Reduction of CO2 emissions from fossil fuels due to COVID-19 detected by atmospheric observations


Newswise – Monitoring anthropogenic greenhouse gas emissions using atmospheric observations is a major policy-making challenge, such as the Paris Agreement. Huge atmospheric observation networks consisting of a variety of platforms including satellites have been developed to monitor regional / national scale changes in anthropogenic greenhouse gas emissions. The outbreak of the novel coronavirus (COVID-19) affected global socioeconomic activity, leading to a significant reduction in CO2 emissions from fossil fuels (FFCO2) and other anthropogenic air pollutants around the world. This situation gave us a unique opportunity to assess our ability to quantify changes in regional FFCO2 emissions using atmospheric observations. However, there are few observational evidence reports for the reduction of CO2 emissions due to the COVID-19 blockade, although a large number of publications have reported short-lived reductions in air pollutants from various parts of the world.

In Scientific reports of Nature Publishing, researchers from the National Institute for Environmental Studies (NIES), Japan, and the Japanese Agency for Marine-Terrestrial Science and Technology (JAMSTEC) analyzed the atmospheric concentrations of CO2 and CH4 observed at Hateruma Island, Japan, East Asian continental margin and detected signs of FFCO2 reduction in China caused by the restrictions associated with the COVID-19 outbreak in January-March 2020.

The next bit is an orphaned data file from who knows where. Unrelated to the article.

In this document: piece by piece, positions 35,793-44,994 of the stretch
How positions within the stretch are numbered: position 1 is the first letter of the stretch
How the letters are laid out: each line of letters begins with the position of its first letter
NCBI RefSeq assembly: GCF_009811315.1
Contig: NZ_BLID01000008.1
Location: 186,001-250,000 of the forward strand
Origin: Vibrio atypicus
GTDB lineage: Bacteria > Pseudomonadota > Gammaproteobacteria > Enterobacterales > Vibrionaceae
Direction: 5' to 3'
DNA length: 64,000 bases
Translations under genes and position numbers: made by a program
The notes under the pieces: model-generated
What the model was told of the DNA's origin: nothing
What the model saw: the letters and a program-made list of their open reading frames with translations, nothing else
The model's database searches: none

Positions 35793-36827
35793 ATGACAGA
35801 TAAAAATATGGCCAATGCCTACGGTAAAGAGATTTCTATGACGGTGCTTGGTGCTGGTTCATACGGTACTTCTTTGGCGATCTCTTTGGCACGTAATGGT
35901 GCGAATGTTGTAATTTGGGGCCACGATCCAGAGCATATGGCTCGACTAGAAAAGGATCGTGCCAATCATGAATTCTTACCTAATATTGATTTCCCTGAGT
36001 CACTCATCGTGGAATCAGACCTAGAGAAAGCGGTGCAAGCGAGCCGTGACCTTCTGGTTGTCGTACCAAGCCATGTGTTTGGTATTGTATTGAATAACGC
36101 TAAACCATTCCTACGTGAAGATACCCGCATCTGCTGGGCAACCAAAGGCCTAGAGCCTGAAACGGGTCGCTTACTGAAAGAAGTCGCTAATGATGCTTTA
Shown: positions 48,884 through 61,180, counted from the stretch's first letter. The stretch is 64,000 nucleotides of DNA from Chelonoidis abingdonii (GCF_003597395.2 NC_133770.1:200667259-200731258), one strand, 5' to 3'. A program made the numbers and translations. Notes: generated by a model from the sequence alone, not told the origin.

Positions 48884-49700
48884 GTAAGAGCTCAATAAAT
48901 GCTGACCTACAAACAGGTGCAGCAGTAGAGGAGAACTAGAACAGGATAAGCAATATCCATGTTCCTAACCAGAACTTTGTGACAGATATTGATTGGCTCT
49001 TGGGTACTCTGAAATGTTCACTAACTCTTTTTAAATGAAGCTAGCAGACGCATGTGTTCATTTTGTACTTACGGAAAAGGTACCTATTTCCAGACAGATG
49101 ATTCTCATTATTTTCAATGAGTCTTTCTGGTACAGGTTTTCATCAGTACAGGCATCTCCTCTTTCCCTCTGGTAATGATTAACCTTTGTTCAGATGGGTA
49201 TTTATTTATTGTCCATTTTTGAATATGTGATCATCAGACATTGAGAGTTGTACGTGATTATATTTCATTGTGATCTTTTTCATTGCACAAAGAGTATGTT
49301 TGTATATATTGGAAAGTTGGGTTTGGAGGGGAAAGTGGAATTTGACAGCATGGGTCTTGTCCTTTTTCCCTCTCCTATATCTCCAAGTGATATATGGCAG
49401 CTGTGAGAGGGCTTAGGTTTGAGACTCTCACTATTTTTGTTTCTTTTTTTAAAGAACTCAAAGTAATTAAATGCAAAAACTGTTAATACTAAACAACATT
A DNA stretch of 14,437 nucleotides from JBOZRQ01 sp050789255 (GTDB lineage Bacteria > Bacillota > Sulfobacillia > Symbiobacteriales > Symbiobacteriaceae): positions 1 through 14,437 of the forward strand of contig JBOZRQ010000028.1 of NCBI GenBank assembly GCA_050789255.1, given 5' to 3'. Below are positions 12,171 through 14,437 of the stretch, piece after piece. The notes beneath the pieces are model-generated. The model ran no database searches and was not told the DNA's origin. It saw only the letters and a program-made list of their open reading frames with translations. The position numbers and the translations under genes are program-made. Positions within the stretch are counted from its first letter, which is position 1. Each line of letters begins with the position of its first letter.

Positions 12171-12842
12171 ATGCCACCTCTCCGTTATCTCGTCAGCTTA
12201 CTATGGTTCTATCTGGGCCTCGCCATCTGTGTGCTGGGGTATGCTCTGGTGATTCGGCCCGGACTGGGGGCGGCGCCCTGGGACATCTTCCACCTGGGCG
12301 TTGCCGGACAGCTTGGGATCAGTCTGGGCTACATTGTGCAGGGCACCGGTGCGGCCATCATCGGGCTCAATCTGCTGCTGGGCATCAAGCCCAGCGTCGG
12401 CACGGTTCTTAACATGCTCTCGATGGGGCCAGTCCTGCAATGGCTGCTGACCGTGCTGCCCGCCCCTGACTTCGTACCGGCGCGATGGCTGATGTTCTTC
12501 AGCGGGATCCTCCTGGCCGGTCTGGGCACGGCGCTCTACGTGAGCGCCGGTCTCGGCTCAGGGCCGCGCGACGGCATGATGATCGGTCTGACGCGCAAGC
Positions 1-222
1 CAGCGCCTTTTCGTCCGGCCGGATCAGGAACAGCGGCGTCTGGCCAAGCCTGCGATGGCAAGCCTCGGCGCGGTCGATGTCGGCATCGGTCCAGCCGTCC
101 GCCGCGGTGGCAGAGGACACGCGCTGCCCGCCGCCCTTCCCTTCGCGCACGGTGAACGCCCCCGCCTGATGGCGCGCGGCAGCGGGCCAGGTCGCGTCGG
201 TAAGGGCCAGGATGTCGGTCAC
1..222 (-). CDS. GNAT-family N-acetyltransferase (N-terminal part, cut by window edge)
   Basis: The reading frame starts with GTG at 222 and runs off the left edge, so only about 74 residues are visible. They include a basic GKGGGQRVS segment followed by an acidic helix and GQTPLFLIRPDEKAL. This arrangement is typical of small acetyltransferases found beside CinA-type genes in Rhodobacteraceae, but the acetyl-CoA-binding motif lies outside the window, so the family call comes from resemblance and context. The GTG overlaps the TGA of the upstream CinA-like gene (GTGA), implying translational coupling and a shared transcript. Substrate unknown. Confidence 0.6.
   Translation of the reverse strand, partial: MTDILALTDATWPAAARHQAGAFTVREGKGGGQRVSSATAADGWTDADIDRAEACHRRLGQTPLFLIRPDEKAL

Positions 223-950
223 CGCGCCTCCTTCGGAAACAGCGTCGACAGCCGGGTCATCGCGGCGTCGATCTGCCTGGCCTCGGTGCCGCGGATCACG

We have estimated that FFCO2 emissions decreased by around 20% in the period January-February 2020 as a result of measures to prevent the spread of COVID-19 in China and the outside world. Although a significant reduction in air pollutants has been reported, documents on atmospheric signals of FFCO2 reduction have yet to be found in the published literature. “The size of the atmospheric CO2 reservoir is quite large and the atmospheric CO2 has a relatively long lifespan. These characteristics make the change in atmospheric CO2 concentrations caused by the COVID-19 flu rather small,” said Prabir K. Patra, co. -author of the study and researcher at JAMSTEC.

To detect such weak signals in CO2 changes, the NIES and JAMSTEC research team focused on the relative change in atmospheric CO2 and CH4 observed at Hateruma Island over the past 20 years at daily time intervals. “The atmospheric observation at Hateruma Island is often affected by continental emissions during the winter due to the pattern of airflow caused by the East Asian monsoon. We know that temporal variations in atmospheric concentrations of CO2 and CH4 show considerable similarity, and the temporal change in the relationship between CO2 and CH4 changes very well tracks the temporal change of fossil fuel emissions in China for the years before 2020, “said Yasunori Tohjima, lead author of the study and NIES researcher. . “Therefore, the change ratio between CO2 and CH4 was expected to detect the signal reflecting the change in continental CO2 emissions related to COVID-19 restrictions.”

The research team found that the monthly average ratio of changes in atmospheric CO2 to CH4 in January, February and March tracked the annual increase in FFCO2 emissions from China over the period 1997-2019. However, reports showed significant reductions in February and March 2020, which coincided with the lockdown period in China. “The relationship between the variation ratio and FFCO2 emissions from China should be evaluated using an atmospheric transport model and a set of CO2 and CH4 flux maps,” said Yosuke Niwa, study co-author and NIES researcher. “We used multiple simulations of atmospheric CO2 and CH4 at Hateruma Island for various scenarios for reducing CO2 emissions from fossil fuels using NICAM-TM.” The study therefore concluded that China’s FFCO2 emissions decreased by about 30% in February and by about 20% in March 2020. “Our approach presented in this study has the potential to detect signs of emissions reductions from any specific region in near real time using continuous and high-precision measurements of CO2 and CH4, “quoted Prabir K. Patra.



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